Ask Aaron Spelling when he didn't have a show on television, and he's likely to shrug. As far as this child of immigrant parents is concerned, he's always been in TV, from his childhood years of watching through the window of an appliance store to fretting over a script for one of his eight shows currently on the air.
This veteran has had his hand in virtually every decade of television, from "Dick Powell's Zane Grey Theater" to "Charlie's Angels" (the show that earned him the title he dislikes most, creator of "jiggle" TV) on up through "Melrose Place," "Beverly Hills, 90210," and the new "Rescue 77," "Charmed," and "7th Heaven." For a time in the 1980s, people were calling ABC "Aaron's Broadcasting Network."
Mr. Spelling has been excoriated for celebrating a decadent beach-bunny lifestyle and possessing an uncanny knack for pandering to the public's lowest tastes.
But nobody denies that his shows have managed to pick up on a certain Zeitgeist for every decade. Many of his series, such as "Dynasty," are among the longest-running on the air. And Spelling was behind the critically acclaimed "Family," as well as two Emmy award-winning TV movies, "And the Band Played On" and "Day One," achievements that he often says are overlooked by his detractors.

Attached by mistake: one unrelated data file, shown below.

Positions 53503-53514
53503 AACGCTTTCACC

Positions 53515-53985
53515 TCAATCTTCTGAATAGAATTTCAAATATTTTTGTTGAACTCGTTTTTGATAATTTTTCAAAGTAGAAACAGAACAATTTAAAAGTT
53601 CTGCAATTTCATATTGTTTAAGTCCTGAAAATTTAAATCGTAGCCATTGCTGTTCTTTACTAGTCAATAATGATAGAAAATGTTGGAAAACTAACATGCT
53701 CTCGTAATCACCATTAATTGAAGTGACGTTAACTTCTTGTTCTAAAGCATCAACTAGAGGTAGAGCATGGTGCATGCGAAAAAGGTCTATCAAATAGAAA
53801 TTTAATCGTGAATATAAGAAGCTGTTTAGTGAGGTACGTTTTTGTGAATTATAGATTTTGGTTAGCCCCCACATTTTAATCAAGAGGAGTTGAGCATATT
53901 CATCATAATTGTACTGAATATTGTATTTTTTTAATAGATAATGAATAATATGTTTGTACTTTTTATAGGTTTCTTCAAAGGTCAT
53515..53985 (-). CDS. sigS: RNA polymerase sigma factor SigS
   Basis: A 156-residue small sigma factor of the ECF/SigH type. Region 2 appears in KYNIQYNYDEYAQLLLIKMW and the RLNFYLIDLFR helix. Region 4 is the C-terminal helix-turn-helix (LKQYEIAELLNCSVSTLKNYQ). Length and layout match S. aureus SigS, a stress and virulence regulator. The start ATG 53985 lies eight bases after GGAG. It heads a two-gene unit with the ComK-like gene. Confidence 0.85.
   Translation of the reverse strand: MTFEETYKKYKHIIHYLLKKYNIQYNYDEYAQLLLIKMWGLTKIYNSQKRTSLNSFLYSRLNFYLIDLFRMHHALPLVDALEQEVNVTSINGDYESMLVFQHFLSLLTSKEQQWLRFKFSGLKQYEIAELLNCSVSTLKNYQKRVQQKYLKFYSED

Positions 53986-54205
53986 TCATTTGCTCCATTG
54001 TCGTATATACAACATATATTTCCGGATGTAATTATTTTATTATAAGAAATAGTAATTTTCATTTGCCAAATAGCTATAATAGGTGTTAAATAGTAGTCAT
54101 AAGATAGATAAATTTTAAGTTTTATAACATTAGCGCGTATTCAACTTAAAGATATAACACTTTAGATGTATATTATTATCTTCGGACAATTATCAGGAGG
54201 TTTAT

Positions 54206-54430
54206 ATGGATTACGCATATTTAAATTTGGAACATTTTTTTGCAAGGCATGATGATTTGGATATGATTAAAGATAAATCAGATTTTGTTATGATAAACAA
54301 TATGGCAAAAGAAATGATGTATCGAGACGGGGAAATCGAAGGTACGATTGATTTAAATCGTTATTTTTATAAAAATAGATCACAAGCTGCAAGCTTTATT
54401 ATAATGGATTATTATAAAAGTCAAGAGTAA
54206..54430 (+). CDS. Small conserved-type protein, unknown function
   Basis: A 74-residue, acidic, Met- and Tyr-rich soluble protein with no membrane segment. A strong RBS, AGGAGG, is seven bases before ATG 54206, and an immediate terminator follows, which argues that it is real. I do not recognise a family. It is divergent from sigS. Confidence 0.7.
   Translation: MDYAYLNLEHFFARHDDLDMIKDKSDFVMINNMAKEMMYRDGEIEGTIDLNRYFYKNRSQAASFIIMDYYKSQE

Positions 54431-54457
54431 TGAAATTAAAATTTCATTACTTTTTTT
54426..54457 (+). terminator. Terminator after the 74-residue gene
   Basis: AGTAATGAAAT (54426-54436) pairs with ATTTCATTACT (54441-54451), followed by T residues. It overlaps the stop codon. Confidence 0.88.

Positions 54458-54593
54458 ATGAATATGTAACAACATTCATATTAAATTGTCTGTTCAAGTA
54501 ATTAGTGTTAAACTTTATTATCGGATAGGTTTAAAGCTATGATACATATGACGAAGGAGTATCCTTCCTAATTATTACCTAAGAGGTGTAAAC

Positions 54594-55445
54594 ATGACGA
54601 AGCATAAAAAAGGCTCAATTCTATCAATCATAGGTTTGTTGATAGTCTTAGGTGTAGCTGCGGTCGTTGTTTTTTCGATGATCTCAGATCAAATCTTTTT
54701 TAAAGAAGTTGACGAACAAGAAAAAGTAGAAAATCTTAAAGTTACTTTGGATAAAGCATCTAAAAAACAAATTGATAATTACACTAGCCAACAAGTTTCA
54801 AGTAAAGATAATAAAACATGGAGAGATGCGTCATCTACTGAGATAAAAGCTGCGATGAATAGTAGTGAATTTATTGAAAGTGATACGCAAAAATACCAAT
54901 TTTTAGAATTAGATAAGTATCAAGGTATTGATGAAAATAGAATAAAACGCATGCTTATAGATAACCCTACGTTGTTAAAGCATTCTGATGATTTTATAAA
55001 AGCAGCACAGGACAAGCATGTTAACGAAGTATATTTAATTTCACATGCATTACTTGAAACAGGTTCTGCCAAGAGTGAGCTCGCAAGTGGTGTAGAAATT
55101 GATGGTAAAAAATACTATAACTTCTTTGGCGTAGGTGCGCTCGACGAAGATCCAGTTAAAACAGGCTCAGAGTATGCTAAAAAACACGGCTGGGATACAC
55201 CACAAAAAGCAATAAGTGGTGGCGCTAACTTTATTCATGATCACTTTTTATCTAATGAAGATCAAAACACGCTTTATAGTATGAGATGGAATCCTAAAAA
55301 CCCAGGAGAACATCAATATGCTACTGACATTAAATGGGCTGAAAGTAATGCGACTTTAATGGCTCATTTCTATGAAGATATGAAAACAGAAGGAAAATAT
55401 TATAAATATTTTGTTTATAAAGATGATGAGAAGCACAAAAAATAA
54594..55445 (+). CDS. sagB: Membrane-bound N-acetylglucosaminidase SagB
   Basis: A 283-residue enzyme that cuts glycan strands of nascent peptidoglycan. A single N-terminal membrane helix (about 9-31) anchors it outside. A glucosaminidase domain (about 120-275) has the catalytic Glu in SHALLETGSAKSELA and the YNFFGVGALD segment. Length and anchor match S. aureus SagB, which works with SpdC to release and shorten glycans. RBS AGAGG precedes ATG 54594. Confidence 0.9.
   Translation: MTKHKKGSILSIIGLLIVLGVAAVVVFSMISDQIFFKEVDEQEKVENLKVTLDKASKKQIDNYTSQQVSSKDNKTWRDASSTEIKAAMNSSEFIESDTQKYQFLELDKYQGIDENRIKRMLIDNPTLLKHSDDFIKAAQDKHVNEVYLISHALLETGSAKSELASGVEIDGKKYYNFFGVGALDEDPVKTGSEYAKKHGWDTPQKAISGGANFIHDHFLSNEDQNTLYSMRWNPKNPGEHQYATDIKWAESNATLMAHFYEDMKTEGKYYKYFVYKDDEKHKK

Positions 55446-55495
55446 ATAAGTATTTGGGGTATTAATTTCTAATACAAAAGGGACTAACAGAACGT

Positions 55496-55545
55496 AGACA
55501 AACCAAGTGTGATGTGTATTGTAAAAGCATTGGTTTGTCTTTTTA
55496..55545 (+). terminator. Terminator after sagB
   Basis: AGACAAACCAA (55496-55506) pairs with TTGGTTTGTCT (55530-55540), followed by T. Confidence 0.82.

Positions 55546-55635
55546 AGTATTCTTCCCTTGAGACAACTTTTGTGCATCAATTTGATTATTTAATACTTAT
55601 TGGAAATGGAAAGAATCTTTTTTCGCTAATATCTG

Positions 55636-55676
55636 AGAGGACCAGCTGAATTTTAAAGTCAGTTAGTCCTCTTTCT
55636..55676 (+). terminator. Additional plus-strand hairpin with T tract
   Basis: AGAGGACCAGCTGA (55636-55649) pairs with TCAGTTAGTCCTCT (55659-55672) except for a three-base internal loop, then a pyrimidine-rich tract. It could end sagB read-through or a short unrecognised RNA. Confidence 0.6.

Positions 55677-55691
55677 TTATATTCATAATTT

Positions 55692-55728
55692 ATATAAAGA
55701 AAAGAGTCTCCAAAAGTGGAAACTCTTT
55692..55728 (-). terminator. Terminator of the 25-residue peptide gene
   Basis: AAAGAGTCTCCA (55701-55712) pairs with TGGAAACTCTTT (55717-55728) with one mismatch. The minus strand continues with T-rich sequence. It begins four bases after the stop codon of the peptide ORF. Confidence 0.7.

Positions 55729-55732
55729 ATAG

It has escaped the view of few industry observers, however, that one of the oldest men in TV now has captured the eyes of that coveted youthful demographic, the 18-to-34-year-olds, with "Beverly Hills, 90210" and "Melrose Place" (the show will go off the air this year after nine seasons).
After nearly half a century in the industry, the diminutive producer, by all accounts a shy, private person with a personal passion for TV, is back on top again, with no fewer than 15 new shows in development.